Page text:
Chula Vista was one of the first cities in the region to adopt a Climate Action Plan, but it’s now playing catch-up to San Diego when it comes to giving its plan some teeth.

The Chula Vista City Council voted unanimously Tuesday to accept recommendations for a plan that addresses where the city’s energy will come from. But two Council members want the plan to go even further – namely, they want to follow the city of San Diego’s lead and set a hard goal of making the city 100 percent dependent on renewable energy.

They asked staff to take a serious look at including a statement in Chula Vista’s updated Climate Action Plan that sets an achievement goal for making the city dependent on 100 percent renewable energy.

San Diego’s commitment to be a green-energy city by 2035 is legally binding; Chula Vista’s plan so far is not.

Here’s how Andrew Keatts described the importance of a legally binding target for San Diego:

If it is implemented by a largely supportive City Council, it will put San Diego on the hook to cut carbon emissions in half by 2035. … It would also give the city a backbone of sorts when future development controversies arise. In the past, the city has quickly caved to neighborhood concerns over new housing or transit projects – if the plan becomes law, the city could argue it’s legally required to support environmentally friendly urban growth principles.

The flip side is that environmentalists will have a new tool to hold the city accountable in the courts.

Councilwoman Pat Aguilar, especially, wants to give San Diego a run for its money.

“I guess I do want to compete with San Diego a little bit,” Aguilar said. “San Diego, in their Climate Action Plan, has a specific statement. I mean it’s really, really clear-achieve 100 percent renewable energy by 2035. We don’t have anything, really, that’s that specific and directive. When you come back I hope that you will consider maybe being a little more aggressive on that particular subject.”

Adding that statement to Chula Vista’s plan would mark a region-wide commitment toward making San Diego dependent on 100 percent renewable energy, said Nicole Capretz, who’s now policy director for Councilman Ed Harris and who helped guide San Diego’s plan in her role as director of environmental policy for Interim Mayor Todd Gloria. Capretz wasn’t involved with creating Chula Vista’s latest recommendations.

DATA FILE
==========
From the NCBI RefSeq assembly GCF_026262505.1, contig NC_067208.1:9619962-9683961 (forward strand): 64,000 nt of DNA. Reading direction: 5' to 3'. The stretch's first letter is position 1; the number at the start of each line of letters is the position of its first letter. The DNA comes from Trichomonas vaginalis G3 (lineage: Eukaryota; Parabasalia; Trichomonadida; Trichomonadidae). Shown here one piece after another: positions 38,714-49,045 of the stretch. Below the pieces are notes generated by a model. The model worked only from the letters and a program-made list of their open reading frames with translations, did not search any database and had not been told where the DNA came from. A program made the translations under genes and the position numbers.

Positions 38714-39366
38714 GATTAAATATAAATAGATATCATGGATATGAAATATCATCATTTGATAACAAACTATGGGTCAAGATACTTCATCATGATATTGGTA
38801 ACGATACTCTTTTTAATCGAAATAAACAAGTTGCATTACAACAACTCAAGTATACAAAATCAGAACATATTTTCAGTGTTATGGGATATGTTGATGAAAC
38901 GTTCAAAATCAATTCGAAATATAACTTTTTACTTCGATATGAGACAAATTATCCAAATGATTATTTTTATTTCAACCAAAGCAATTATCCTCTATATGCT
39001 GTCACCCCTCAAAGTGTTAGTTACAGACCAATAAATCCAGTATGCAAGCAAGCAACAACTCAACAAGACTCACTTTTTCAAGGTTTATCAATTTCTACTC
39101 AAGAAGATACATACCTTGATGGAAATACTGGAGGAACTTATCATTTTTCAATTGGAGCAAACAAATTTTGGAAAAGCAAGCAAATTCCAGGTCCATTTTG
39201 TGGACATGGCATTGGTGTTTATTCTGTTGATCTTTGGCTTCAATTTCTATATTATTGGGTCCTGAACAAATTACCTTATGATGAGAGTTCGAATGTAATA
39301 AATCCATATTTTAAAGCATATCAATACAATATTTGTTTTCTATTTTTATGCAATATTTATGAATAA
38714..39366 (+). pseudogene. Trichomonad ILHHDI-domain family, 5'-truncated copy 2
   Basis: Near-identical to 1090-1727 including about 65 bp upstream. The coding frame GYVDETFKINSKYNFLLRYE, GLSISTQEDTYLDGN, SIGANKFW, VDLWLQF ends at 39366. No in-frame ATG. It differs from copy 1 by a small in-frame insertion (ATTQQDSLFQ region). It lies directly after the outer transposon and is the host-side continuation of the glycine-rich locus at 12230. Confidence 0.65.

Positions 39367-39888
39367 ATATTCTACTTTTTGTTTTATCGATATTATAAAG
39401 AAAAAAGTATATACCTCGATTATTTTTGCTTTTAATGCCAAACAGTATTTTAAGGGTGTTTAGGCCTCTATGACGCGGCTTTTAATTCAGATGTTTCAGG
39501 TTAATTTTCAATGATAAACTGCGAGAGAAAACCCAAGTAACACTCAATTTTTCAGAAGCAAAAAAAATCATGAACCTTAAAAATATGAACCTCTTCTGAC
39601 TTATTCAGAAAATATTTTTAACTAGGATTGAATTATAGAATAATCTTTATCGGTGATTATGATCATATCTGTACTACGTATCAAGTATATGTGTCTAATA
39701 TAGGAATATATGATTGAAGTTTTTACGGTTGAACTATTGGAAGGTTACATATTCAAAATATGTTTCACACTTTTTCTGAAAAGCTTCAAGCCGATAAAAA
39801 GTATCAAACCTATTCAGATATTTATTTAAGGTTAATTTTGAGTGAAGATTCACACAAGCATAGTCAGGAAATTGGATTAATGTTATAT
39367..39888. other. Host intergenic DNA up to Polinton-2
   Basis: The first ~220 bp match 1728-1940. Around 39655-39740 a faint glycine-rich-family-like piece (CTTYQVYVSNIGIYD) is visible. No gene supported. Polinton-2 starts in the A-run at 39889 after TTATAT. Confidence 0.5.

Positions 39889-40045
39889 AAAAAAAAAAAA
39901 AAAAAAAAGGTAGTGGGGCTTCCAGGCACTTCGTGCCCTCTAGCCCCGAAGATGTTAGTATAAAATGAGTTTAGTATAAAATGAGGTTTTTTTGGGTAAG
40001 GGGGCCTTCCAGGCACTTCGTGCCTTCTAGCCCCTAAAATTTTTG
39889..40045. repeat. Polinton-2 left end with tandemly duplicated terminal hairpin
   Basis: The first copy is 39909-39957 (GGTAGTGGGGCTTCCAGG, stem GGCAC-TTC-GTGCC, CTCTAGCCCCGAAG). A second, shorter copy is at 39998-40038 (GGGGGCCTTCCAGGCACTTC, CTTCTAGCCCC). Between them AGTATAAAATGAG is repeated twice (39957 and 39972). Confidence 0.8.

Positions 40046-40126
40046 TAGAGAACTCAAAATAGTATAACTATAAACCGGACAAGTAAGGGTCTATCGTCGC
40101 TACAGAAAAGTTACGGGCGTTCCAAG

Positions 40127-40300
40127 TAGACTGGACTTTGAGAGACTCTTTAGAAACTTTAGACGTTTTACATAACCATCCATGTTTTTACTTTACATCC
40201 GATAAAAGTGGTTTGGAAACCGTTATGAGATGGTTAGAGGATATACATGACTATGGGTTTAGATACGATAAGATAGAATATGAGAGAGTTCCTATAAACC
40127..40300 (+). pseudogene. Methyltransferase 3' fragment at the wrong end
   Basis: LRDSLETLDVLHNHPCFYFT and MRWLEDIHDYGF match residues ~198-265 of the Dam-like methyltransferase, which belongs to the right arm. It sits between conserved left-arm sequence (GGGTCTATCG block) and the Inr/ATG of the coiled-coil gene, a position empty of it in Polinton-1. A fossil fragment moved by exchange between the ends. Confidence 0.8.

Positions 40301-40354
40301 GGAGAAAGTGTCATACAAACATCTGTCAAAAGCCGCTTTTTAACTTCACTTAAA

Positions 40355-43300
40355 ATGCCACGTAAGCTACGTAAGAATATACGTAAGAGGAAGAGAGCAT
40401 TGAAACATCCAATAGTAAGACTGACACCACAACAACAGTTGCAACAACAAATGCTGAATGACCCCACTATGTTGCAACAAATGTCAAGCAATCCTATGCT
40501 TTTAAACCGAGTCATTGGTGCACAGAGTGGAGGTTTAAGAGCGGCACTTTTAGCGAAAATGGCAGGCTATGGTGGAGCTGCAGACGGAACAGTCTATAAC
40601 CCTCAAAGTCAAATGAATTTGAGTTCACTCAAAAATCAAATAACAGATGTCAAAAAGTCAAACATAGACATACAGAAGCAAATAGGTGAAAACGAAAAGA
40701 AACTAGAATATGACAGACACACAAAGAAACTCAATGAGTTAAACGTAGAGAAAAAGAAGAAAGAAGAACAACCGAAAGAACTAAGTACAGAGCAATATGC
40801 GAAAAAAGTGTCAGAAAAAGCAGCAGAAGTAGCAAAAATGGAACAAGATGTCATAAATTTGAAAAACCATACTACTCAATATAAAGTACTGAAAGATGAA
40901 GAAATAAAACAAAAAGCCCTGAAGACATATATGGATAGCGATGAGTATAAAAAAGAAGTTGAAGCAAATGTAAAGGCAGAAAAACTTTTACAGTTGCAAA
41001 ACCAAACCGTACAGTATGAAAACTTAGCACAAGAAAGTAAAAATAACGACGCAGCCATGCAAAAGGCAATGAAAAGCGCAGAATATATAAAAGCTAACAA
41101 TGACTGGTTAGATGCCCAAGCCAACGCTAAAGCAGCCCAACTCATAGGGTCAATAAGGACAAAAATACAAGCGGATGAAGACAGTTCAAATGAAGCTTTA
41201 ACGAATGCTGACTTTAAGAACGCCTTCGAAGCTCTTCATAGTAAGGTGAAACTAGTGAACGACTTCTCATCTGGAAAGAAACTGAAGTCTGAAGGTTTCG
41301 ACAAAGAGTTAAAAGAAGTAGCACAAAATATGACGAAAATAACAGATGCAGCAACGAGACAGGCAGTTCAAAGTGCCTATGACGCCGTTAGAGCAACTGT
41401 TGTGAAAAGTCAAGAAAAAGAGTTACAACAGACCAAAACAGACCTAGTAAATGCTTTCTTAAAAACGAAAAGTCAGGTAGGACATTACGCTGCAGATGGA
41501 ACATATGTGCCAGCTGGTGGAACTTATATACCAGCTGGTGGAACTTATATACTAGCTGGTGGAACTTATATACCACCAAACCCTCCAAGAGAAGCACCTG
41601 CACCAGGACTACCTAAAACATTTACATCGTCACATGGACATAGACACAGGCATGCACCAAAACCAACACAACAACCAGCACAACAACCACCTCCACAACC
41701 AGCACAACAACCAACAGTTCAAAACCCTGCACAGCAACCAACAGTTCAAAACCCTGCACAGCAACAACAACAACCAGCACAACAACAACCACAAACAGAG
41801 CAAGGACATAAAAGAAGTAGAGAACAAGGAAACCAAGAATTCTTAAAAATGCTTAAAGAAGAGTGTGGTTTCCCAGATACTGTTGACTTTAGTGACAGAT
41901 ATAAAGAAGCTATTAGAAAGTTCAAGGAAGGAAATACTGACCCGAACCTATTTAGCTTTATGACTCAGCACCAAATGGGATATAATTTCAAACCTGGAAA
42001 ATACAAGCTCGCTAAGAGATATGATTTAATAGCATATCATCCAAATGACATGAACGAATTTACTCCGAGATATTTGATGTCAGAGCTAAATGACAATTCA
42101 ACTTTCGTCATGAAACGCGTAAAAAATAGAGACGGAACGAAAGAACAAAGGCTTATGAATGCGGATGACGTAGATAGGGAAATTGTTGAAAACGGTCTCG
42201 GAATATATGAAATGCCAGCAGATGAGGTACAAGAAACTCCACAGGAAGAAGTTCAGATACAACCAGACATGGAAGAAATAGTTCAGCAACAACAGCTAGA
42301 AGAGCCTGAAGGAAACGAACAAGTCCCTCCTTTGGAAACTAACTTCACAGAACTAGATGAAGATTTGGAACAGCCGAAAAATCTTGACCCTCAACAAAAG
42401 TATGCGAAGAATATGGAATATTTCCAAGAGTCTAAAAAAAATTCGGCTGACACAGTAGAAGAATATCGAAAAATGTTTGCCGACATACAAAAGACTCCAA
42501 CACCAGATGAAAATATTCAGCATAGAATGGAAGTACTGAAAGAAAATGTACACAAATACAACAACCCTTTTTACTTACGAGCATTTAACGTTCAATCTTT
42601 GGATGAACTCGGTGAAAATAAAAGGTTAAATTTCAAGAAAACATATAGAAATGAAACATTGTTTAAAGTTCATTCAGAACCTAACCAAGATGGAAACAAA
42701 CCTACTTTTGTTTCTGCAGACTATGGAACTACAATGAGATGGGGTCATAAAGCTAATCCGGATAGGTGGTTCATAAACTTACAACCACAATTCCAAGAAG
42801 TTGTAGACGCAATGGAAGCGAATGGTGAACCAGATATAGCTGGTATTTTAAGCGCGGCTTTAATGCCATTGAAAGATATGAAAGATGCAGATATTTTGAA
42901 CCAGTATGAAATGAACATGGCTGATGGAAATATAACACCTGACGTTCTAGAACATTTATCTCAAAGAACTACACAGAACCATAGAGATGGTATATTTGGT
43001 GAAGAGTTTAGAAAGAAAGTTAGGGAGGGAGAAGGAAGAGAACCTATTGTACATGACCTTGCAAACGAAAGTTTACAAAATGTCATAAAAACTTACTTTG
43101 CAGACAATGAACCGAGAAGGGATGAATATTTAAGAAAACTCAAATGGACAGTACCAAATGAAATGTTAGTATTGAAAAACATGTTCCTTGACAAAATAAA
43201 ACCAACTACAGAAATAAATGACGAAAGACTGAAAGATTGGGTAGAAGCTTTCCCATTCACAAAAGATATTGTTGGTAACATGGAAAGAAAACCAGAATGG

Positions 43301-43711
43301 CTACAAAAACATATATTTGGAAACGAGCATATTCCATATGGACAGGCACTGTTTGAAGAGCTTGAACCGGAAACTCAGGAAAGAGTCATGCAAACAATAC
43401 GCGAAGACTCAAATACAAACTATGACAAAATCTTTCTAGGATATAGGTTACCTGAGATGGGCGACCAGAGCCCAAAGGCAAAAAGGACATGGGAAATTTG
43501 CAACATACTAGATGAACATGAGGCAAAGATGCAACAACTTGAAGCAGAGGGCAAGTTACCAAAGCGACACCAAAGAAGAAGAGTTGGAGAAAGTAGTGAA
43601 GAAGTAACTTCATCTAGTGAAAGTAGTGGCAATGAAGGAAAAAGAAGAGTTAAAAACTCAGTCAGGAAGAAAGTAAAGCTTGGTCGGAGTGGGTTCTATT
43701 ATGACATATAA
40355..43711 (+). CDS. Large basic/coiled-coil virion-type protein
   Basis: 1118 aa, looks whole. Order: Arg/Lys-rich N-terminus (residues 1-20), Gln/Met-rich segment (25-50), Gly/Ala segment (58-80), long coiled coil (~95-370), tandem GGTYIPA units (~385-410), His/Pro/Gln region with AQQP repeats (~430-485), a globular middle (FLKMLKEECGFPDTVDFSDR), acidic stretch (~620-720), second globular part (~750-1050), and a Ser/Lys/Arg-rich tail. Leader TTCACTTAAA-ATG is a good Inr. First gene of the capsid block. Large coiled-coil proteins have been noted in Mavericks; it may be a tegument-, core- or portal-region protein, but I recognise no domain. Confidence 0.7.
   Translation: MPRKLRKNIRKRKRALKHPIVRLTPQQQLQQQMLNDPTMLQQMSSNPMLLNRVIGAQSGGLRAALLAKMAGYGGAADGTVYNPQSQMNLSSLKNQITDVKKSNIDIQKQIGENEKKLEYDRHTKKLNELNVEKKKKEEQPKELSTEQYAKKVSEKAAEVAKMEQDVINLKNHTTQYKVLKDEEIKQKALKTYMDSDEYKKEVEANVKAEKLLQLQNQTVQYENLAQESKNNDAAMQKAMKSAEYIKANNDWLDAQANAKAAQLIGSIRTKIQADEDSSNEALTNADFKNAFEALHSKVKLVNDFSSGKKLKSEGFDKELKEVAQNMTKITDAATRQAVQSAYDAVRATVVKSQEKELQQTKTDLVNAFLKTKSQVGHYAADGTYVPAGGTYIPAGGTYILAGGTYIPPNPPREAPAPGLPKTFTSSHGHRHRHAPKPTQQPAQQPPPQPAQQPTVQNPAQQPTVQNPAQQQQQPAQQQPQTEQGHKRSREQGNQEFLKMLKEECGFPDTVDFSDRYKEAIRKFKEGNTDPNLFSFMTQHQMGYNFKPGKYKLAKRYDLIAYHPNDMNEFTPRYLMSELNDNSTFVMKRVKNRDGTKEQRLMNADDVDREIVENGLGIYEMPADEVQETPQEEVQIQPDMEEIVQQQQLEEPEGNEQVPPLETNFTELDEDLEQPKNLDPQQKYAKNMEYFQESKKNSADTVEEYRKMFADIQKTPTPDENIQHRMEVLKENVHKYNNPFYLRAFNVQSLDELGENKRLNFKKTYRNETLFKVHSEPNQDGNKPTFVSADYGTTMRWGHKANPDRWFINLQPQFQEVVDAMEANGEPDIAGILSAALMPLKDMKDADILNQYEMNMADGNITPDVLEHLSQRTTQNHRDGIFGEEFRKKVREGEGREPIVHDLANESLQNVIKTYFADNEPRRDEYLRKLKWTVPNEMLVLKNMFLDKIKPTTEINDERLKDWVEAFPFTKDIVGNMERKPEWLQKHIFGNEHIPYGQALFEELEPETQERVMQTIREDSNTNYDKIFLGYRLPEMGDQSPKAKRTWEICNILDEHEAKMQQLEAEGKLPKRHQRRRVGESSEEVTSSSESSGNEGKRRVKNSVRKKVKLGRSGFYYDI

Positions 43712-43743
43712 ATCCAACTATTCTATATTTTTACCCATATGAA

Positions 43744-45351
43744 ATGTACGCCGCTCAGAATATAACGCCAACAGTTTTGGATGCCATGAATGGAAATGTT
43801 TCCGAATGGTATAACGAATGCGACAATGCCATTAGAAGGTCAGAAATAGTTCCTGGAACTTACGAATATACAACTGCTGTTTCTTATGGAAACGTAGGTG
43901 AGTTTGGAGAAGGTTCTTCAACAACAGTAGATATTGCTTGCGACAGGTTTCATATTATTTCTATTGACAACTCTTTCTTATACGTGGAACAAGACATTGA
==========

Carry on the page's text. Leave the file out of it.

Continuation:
“It moves the needle region-wide,” Capretz said. “It just shows these plans are contagious. If they have a political commitment, if their mayor and council says this is what they want to achieve, they empower staff to make it happen.”

“Without metrics or goals plans get waylaid. The priorities for funding are always determined by requirements and what politicians say they’re willing to devote time, staff and resources to.”

Not all Chula Vista’s elected officials are on board, though.

Mayor Cheryl Cox was unconvinced a 100 percent renewable energy goal is feasible for Chula Vista.

“When we look at what San Diego is attempting now to do – and keep in mind this is the San Diego that unanimously passed the pure water resolution – they’re all our friends,” Cox said. “What we’re saying that we do, we actually accomplish. And I think we accomplish it within a reasonable time frame. But some aspirations are just so unreachable with what we know now, I think we are wise in the way that this idea is being approached.”

But Capretz said technology improvements have put the goal within reach.

“Most people in the energy world say we have the technology to get to 100 percent renewable – it’s just if we have the political will,” Capretz said.

Next up for Chula Vista’s Climate Action Plan: directing city staff from the Public Works Department to work out the details for moving implementation forward. They’ll present the updated plan to the Council next spring.

Bianca Bruno is Voice of San Diego's News Literacy program manager. She works with Chula Vista residents, promoting equal access to news through civic...

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